How the mighty are fallen. . .

Judge Sharon “Killer” Keller is feeling the heat after she refused to accept an appeal after the 5 p.m. closing time of the TX Court of Criminal Appeals. Michael Richard was executed as a result. The court would surely have stayed the execution pending a Supreme Court decision about cases challenging the method of lethal injection. Here is the latest:

http://www.chron.com/disp/story.mpl/headline/metro/5374395.html

Dec. 13, 2007, 9:03AM

Judge in death case violated policies

Keller, who shut out appeal, says new written rules reflect unwritten
ones on that day

By R.G. RATCLIFFE
Copyright 2007 Houston Chronicle Austin Bureau

AUSTIN – Texas Court of Criminal Appeals Presiding Judge Sharon
Keller apparently violated court policies for handling death penalty
cases when she closed the court clerk’s doors on Michael Richard’s
efforts to file a last-minute appeal before his execution.

In response to a national outcry against Keller’s actions, the court
adopted written policies last month to make certain a death row
inmate’s appeals always go first to an assigned judge.

In response to a public information request from the Houston
Chronicle, Keller said in a letter that no written court procedures
existed Sept. 25, the day of Richard’s execution. However, she said
the new written rules reflected the court’s unwritten policies on
that day.

Keller was not the judge assigned to handle Richard’s appeal when she
decided to close the clerk’s office so that Richard’s lawyers could
not file a late appeal.

Judge Cheryl Johnson was in charge of Richard’s case on the day of
his execution, but did not learn of his lawyers’ attempts to file for
a stay of execution until the day after his death.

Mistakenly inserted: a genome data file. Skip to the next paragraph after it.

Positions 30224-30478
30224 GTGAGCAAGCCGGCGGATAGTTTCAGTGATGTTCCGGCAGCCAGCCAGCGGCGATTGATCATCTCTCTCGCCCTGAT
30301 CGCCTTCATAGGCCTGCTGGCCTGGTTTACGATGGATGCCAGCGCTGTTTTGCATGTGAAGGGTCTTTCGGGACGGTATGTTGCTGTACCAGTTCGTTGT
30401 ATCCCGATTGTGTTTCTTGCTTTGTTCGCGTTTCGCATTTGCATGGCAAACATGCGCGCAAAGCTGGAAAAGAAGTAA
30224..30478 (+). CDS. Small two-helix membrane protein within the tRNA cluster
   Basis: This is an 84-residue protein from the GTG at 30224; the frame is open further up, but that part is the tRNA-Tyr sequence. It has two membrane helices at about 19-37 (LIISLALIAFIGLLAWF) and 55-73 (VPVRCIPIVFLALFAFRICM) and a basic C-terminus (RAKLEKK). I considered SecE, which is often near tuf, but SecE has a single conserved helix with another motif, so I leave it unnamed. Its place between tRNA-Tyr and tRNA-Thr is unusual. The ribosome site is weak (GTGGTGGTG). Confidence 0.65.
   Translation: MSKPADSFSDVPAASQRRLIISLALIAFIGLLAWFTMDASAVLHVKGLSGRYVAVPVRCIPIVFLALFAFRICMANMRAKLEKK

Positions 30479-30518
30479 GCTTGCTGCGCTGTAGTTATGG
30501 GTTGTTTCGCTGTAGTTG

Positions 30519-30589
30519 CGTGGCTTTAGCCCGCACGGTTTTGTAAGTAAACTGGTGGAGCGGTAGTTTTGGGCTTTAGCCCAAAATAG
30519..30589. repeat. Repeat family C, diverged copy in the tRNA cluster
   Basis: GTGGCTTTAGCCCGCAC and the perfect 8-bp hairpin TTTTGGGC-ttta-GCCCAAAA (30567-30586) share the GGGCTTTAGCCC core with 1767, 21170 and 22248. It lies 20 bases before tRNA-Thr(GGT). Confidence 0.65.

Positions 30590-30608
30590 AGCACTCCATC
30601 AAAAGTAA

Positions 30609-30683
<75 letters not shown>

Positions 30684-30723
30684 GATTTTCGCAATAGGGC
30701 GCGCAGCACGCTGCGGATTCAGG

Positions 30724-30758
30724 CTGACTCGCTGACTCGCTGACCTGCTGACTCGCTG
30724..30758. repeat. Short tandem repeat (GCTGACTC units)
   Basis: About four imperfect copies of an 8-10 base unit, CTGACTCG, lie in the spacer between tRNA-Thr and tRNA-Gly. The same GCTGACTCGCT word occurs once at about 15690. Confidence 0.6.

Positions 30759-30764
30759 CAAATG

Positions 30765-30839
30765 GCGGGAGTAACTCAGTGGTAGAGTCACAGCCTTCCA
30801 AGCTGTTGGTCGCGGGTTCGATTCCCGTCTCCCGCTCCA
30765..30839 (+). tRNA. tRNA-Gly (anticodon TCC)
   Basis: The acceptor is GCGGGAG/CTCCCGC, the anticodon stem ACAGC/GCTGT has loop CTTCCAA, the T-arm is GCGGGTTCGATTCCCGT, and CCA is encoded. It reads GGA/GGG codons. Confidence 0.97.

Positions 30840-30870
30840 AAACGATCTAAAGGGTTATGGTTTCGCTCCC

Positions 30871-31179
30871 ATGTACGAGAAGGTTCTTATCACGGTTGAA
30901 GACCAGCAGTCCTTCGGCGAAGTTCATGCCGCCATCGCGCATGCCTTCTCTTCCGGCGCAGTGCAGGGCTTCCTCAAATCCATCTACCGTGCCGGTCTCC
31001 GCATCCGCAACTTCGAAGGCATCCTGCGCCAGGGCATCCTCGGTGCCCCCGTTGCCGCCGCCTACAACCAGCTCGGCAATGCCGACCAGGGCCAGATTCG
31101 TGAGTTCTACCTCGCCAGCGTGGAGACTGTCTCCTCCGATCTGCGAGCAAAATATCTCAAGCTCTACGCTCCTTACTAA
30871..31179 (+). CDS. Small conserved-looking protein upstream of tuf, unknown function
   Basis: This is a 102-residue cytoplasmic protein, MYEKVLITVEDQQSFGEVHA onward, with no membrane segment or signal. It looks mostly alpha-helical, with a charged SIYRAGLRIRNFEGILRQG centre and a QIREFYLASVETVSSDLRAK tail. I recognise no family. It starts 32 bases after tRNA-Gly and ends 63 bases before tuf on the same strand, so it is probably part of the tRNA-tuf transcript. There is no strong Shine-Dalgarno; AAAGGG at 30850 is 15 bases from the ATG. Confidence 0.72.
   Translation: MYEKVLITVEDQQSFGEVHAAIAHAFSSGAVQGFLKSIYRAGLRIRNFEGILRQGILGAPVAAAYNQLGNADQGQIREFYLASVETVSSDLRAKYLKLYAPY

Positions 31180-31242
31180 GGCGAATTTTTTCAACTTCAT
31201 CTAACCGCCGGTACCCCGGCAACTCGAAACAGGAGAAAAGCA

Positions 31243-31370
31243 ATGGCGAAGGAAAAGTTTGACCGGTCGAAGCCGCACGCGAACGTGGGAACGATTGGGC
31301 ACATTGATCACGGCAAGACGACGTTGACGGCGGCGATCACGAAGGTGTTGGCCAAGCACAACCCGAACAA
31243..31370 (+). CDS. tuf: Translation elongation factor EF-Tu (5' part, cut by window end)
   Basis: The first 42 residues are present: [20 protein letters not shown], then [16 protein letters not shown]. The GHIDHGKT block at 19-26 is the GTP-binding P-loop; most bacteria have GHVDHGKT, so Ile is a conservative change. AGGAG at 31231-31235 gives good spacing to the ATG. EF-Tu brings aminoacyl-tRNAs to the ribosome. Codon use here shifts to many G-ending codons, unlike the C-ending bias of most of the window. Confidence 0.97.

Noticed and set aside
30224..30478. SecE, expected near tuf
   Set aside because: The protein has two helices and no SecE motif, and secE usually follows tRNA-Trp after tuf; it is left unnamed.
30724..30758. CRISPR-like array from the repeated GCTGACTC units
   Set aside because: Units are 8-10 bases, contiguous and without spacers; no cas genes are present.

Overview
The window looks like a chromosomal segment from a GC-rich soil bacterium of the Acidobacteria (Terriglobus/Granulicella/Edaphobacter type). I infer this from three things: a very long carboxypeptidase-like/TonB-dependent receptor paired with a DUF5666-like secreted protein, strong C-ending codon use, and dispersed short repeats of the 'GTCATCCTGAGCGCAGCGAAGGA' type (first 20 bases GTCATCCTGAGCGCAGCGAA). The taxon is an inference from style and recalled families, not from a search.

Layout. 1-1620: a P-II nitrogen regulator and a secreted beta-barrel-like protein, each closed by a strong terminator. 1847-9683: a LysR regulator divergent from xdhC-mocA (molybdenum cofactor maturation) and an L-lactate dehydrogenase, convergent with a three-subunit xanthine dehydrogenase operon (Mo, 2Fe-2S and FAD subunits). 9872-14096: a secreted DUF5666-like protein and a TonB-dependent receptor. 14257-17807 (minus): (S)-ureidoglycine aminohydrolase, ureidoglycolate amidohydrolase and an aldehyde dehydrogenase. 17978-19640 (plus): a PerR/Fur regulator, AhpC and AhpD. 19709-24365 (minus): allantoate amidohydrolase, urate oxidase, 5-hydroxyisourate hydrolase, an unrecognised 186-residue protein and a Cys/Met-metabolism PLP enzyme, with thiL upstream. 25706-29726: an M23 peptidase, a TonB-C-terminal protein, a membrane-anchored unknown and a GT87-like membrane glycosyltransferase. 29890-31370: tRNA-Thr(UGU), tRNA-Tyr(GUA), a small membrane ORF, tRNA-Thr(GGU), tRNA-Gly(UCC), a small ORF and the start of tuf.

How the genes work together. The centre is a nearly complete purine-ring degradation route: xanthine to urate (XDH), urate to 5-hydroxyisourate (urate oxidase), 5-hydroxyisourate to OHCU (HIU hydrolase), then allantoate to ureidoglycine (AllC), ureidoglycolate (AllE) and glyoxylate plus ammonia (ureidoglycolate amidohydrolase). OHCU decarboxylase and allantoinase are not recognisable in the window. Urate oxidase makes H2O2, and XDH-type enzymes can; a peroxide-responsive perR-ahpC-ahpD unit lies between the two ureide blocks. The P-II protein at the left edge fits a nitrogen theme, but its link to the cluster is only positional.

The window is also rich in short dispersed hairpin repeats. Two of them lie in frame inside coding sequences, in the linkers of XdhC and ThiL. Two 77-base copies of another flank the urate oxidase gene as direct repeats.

A lawyer who has been representing other attorneys in filing
complaints against Keller for her handling of the Richard case said
Keller’s response to the Chronicle’s information request clearly
shows Keller violated the court’s unwritten policies in cutting off
Richard’s appeal.

“To me, it’s a pretty stunning admission that she operated totally
outside of their procedures,” said Jim Harrington, who has
coordinated attorney complaints filed against Keller with the Texas
Commission on Judicial Conduct. “She doesn’t have respect for the
processes of the court, which are designed to protect due process.”

Keller did not respond to a request for an interview, and her office
referred calls to appeals court Judge Tom Price, who also did not
respond.

On the day of Richard’s execution, the U.S. Supreme Court had agreed
to consider whether the chemicals used for lethal injection in the
United States amount to cruel and unusual punishment.

Richard’s lawyers attempted to get a stay of execution for him while
that case was under review. But they had computer problems and asked
the state appeals court clerk’s office to remain open late to accept
the appeal. Keller ordered the clerk to close at the usual time: 5
p.m. Richard was executed three hours later for a 1986 rape and
murder.

The Supreme Court three days later halted another Texas execution
based on the lethal injection appeal. The court with its action
created a de facto national moratorium on executions.

In its public information request, the Chronicle asked for the state
appeals court procedures for handling death penalty cases on the day
of Richard’s execution.
“No written policies regarding those matters existed on that date
(Sept. 25),” Keller wrote. “Subsequent to that date, the court
reduced to writing the unwritten policies that did exist on that
date.”

The written policy the court later adopted said the judge assigned to
the case should stay on duty on the day of an execution until the
execution occurs. The policy also said “all communications regarding
the scheduled execution shall first be referred to the assigned
judge.”

Johnson did not respond to a request for an interview.

Two of the court’s other judges, Paul Womack and Cathy Cochran, also
were available to handle the appeal. They also never heard about
Richard’s attempt to appeal until after his execution.

Since Richard’s execution, lawyers from around Texas have filed
complaints against Keller with the State Commission on Judicial
Conduct.

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